The results of our quarterly survey of U.S. bank risk professionals are in. The number that really jumps out to me is 67%. That’s how many of our respondents expect delinquencies on student loans to rise. In the nearly two years we’ve been conducting these surveys, expectations for delinquencies on student loans have been pretty stable. But this quarter we saw a jump of 19 percentage points.
With student loan debt now exceeding credit card debt in the U.S., this result is a big deal for banks and taxpayers. Evidence is mounting that student loans could be the next trouble spot for lenders. Just as the challenging economy has forced many people to make tough choices about their mortgages and other bills, it appears that many Americans are now taking a hard look at their student loan debt.
Our survey results also offered sobering (although not unexpected) insights about other types of consumer debt. Regarding mortgages, 47% of respondents expected mortgage delinquencies to rise, and 13% expected delinquencies to decrease. That is slightly more pessimistic than last quarter. When asked about credit cards, 45% expected delinquencies to rise while 21% expected a decline. That is also more pessimistic than last quarter and another sign of weak confidence among bankers.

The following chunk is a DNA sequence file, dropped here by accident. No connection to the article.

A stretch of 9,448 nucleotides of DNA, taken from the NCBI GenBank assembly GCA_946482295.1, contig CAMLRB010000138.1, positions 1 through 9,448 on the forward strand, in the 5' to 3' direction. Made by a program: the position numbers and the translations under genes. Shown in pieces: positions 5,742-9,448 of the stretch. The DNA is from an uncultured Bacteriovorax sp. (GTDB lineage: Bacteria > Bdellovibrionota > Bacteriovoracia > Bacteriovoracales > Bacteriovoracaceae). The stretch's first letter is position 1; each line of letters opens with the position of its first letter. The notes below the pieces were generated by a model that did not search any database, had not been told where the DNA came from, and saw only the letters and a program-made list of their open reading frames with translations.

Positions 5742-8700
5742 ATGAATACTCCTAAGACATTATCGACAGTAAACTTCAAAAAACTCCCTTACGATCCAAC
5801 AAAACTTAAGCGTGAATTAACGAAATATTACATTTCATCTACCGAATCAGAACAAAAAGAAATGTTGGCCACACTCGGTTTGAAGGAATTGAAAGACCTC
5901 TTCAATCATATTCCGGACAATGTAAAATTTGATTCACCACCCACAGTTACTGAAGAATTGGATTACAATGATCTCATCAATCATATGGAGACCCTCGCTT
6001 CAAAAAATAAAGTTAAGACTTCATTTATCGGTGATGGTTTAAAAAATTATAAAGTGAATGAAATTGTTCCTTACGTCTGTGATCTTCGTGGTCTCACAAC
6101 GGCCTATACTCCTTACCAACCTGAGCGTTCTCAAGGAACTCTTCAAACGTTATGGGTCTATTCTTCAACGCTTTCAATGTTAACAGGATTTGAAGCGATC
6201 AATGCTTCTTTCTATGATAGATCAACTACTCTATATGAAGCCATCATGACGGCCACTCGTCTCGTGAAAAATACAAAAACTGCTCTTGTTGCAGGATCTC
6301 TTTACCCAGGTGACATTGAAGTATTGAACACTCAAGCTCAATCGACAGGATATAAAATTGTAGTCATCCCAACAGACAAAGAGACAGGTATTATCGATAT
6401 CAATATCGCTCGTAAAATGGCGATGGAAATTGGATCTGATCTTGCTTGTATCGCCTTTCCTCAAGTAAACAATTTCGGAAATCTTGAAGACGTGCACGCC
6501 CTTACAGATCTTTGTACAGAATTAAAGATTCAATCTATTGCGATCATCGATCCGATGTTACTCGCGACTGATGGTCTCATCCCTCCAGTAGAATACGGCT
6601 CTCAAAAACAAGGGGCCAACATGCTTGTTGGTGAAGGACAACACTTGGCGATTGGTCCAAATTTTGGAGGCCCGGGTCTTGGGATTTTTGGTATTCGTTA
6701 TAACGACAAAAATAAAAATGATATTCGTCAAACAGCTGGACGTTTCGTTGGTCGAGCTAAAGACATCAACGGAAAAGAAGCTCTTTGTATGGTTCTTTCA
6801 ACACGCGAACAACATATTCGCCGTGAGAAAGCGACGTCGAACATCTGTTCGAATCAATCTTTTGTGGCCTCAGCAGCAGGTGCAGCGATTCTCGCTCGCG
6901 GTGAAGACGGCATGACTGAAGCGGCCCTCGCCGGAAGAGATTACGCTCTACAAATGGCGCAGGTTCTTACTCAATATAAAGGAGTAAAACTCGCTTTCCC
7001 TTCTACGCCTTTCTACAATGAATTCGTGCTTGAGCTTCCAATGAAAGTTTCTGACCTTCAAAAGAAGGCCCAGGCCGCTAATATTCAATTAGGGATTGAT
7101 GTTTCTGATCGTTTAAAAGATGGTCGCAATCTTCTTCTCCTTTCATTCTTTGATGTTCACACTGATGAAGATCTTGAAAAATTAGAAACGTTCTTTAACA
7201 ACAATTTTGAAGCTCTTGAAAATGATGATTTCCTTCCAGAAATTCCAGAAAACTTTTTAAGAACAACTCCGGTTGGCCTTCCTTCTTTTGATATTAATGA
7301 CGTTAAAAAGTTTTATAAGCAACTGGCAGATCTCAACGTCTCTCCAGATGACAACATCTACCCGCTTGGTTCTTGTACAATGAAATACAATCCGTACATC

In addition, 54% of respondents expected credit card balances to increase. While this could be seen by an optimist as a sign that some consumers are finally ready to loosen their purse strings, it is also highly likely that financial stress for many consumers is making it difficult for them to pay down their balances.
A detailed report of our survey—which we conduct and analyze in partnership with PRMIA and the Columbia Business School—is available at http://www.prmia.org/PRMIA-News/FICO_Survey_2011Qtr4.pdf.